I was told that there are no wire terminations rated more than 75C degrees, and that this limits you to the temperature of the wire being used. Example - If I choose 2 aught THHN-2 from the table 310.16 the maximum ampacity would be 195 amps at 90C degrees, but because my termination was 75C degrees you would have to drop back to the 75C THHN conductor, which is rated at 175 amps. Is this correct?
If you dont mind, what type of terminations are you trying to get for 2/0? Most insulated for a few years or so have been 90C, and I cant remember ever seeing non insulated with under 90C. Unless were talking apples and oranges? As gfretwell mentioned devices, breakers and such are a different story.
Take a look at 110.14C... I believe this is the code you're reffering to? Then 310.16, with ambient tempature correction factor. And 310.15 after that... The wire size could change some more? --------------------------------- Then a saving grace in 240.4B, via 240.6.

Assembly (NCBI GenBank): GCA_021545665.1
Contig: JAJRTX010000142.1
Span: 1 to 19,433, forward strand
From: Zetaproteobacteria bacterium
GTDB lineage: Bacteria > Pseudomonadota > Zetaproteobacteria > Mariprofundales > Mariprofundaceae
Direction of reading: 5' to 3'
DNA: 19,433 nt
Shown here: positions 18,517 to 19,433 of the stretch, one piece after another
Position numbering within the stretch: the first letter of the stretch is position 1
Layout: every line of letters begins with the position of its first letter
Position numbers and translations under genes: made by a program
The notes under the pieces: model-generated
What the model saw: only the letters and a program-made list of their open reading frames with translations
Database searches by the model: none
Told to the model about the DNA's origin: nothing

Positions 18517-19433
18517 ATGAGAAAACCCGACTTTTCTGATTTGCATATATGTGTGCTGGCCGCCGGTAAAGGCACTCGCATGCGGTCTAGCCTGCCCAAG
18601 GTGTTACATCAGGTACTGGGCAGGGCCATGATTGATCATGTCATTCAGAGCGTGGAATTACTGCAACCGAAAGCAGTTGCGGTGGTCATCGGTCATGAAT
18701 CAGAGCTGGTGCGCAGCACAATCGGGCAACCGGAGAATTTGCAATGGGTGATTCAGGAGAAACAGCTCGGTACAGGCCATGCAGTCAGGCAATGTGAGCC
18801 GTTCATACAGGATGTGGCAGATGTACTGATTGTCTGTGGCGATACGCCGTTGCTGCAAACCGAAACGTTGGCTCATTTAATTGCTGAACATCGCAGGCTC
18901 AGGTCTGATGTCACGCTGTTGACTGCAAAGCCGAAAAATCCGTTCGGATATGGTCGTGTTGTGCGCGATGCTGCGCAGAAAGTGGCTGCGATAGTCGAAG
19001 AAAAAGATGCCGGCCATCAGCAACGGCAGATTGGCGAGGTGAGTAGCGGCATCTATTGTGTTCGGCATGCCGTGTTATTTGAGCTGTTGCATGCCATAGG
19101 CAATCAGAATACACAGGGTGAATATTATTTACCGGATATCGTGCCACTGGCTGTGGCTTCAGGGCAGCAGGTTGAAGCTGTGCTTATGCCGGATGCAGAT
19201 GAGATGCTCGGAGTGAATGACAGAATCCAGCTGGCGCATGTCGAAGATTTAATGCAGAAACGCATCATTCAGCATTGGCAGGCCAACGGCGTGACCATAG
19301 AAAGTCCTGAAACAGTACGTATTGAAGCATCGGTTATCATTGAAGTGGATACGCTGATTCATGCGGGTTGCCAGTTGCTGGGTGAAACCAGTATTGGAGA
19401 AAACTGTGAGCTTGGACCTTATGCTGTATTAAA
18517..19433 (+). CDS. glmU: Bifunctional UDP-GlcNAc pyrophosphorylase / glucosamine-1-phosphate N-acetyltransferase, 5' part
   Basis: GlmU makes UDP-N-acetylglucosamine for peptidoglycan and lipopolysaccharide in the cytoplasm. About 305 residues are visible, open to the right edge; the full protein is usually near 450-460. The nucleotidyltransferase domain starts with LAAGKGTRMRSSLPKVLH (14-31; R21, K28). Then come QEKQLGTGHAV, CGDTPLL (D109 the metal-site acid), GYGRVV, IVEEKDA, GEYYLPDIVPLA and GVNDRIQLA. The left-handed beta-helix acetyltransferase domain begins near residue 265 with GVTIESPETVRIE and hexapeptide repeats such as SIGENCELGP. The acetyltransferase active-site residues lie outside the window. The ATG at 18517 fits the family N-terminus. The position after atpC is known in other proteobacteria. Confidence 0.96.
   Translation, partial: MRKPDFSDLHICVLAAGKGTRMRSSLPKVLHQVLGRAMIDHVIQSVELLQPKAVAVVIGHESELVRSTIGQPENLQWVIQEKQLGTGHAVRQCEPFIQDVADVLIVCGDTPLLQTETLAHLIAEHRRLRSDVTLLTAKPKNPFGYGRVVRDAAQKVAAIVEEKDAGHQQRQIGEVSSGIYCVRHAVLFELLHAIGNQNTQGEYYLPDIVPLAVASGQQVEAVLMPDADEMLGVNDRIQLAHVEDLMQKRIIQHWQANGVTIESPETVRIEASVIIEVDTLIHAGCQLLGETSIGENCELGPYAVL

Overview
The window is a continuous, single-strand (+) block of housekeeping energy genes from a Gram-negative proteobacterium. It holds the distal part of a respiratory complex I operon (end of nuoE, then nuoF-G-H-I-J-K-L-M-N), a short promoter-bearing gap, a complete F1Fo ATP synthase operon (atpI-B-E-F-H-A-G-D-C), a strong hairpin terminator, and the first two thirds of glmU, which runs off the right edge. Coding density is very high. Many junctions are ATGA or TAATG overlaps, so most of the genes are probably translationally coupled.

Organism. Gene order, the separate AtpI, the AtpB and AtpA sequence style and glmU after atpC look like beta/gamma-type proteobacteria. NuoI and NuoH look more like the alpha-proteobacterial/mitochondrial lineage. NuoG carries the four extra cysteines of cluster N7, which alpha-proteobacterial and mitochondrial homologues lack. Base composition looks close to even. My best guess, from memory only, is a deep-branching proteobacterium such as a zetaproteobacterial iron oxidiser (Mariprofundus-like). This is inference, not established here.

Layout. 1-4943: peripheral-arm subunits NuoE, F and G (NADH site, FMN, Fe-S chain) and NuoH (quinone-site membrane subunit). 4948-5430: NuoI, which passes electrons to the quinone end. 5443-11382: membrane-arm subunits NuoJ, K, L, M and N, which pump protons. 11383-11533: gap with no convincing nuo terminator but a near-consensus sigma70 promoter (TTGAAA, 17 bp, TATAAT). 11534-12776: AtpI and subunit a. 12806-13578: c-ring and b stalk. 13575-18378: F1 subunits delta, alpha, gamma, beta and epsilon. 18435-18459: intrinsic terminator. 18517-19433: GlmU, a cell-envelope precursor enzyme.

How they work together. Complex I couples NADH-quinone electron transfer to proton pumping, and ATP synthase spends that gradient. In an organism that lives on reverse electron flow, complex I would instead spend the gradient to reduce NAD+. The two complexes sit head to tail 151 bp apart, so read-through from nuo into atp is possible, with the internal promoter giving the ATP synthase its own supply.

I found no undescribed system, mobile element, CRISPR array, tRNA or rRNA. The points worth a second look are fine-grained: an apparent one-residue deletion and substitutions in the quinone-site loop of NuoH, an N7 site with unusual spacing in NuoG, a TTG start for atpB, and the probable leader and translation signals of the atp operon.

[This message has been edited by e57 (edited 01-24-2006).]
Mark Heller "Well - I oughta....." -Jackie Gleason
There is no UL Listed device termination rated at 90C. The rating of individual components such as a lug only is not the same as the overall rating of the device as required by 110.14(C).
I have always liked the Square D publication Wire Temperature Ratings and Terminations that discusses wires and terminations. "When terminations are inside equipment such as panelboards, motor control centers, switchboards, enclosed circuit breakers, safety switches, etc., follow the temperature rating identified on the equipment labeling instead of the rating of the lug itself.
JBD The SQ D publication was a good one. As you say, it makes clear there is no distribution or utilization equipment 600v or less listed 90C. Also helpful for me was the reference included to 110.40, 90C above 600V.